It struck me right away, “Why hadn’t I thought of this before?!”
The strangulation point that’s afflicted boat design – leaving Yacht Design to the side – has been the growing gap between what people can afford – in a world of lowering incomes and many competing interests and activities chasing less discretionary income – and what a design costs to produce. People would like a new design, can see at least some of the benefits of having a boat that fits their needs most closely; but they simply can’t afford what it costs to commission a design.
I’ve struggled with this all through my career. The conditions in which L. Francis Herresshoff or John Alden worked required a number of comfortably well-off middle class people with an abiding interest in the culture of boats and enough time and money and attention to spend on that pursuit. By the time I was starting out those conditions had already begun to pass away. Some designers did well with a mail-order, “mass-market” approach – miniscule compared to any really mass-market – or found a fortuitous relationship with the moneyed world of Yachting like Olin Stephens for example, finding his Mr. Sparkman and taking off from there.
For various reasons these paths either didn’t appeal or didn’t materialize for me. The alternative has been to “subsidize” many design commissions by simply not charging enough to cover my time. This of course was never a sustainable strategy!
Lately I’ve stumbled on a different approach, design consulting as a type of mentoring for people who have the capacities and the desire to do the physical work of designing a boat, but would like to have the added benefits of advice and counsel available to them at a rate they can afford. I’ll be fleshing this out in a later post, but basically this is an open-ended series of sessions where we go over the client’s – usually a home builder’s – requirements and plan out a strategy to let them do as much as they can towards designing their new boat. This continues as a series of reviews, either in person or through correspondence, at whatever frequency is needed, within an affordable time-frame. For someone familiar with construction plans, building a fairly simple boat, it’s surprising how much they are able to do for themselves. Each situation is different of course, and this system allows for infinite variation to meet particular circumstances.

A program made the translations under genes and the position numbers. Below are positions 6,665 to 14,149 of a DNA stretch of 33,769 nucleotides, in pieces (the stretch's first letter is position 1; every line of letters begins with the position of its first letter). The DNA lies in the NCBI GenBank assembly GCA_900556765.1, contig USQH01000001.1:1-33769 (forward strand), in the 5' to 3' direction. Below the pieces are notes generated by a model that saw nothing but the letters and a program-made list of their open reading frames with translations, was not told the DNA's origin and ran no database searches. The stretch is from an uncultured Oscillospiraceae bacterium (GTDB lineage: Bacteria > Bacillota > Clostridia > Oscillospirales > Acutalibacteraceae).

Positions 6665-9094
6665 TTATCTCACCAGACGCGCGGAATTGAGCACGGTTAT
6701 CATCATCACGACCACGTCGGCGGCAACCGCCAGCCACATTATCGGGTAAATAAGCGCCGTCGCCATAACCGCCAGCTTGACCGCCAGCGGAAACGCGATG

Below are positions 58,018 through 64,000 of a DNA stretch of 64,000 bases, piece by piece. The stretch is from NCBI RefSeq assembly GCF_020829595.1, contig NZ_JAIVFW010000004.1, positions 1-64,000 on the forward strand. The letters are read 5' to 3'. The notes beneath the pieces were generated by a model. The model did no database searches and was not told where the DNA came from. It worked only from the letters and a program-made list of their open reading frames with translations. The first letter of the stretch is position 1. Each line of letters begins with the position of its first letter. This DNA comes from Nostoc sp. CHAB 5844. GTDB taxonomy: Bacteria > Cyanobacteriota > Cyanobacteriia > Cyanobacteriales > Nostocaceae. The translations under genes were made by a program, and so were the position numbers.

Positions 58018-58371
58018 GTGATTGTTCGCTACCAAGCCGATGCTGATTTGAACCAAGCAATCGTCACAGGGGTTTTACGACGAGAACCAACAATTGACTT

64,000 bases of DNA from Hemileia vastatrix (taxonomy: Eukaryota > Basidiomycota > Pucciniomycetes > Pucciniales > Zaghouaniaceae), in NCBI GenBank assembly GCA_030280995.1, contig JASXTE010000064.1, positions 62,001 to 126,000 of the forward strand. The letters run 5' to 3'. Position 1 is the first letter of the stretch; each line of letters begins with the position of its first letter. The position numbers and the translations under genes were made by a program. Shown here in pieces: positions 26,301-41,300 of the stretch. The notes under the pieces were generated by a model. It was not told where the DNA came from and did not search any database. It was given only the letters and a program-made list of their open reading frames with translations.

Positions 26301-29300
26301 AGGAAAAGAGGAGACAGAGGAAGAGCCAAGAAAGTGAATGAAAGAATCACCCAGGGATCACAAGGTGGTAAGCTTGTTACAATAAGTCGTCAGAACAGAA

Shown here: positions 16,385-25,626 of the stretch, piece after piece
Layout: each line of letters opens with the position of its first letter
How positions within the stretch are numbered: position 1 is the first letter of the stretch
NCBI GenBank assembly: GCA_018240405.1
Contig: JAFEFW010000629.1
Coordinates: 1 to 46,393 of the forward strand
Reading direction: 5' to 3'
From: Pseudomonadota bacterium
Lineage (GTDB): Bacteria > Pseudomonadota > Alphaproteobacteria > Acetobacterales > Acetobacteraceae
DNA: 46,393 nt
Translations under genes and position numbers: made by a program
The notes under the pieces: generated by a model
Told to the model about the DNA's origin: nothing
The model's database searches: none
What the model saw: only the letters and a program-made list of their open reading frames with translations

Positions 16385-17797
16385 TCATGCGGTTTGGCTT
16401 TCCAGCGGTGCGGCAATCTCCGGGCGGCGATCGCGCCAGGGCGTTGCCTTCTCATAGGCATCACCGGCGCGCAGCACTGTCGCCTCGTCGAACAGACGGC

I’ve never been able to fit into the model of “stock-plan” retailer. Not only is it too much “business” for me, but it tends to go against my philosophy of putting people into their own boats. The build-your-own-boat phenomenon has, to a significant extent, been limited by this tendency to start with some “one-size-fits-all” approach.
A home builder with some guidance can build the equivalent, even the superior example, of a “bespoke” craft. They have the time, and every incentive, to build the boat they want. Without compromising to meet some conception of a “market.” Of course when a custom design costs, or appears to cost, more than they can afford, people go for something available. Rather than pushing for something that might have an intimate connection for them.
Crowd-sourcing may be an answer to this. Positing that there are only two choices, a “stock” design or a “custom” one, is a little too limiting. There are a number of people who could be satisfied – not just having settled for – a particular boat design. Many people have found their “ideal” boat through a stock plan, but any pathway to connect people with what they want is fraught with dislocations and points of derailment. There will always be a certain falling between the cracks.
The current choices, of stock or custom, have left many people feeling their needs un-met.
The small, traditional boa/alternative boat world is a reaction to the soul-less consumer cattle market pushing to channel our desires to be on the water onto a path profitable and convenient for the industrial suppliers.
A third choice has been opening up and is being tried out in a number of other fields, crowd-sourcing.
Crowd-sourcing is such a simple principle. It takes advantage of the openings given to us by the web. If word can be spread widely enough, at little or no cost, then a quora of “like-minded” people can be introduced to each other to focus on a mutually agreed upon task.
The sticking point of negotiating commitment, getting from, “Yeah, that’s a great idea!” to “Here’s my down payment!” has always been a problem.
Crowd-sourcing handles this in a unique and exciting manner. The intermediary, handling the logistics of spreading the word and collecting the funds, sets up an “escrow” account as a trusted third-party. Each participant agrees that if a certain base level of financing is met, they will honor their commitment, as guaranteed by the third-party holding their payment, ready to refund their money if that level is not met within a reasonable time. This combines elements of a traditional auction with the way a bookie gathers and holds bets! The result is a situation where people can feel comfortable committing to say, “I’m in!”
This system looks like a great way to design boats!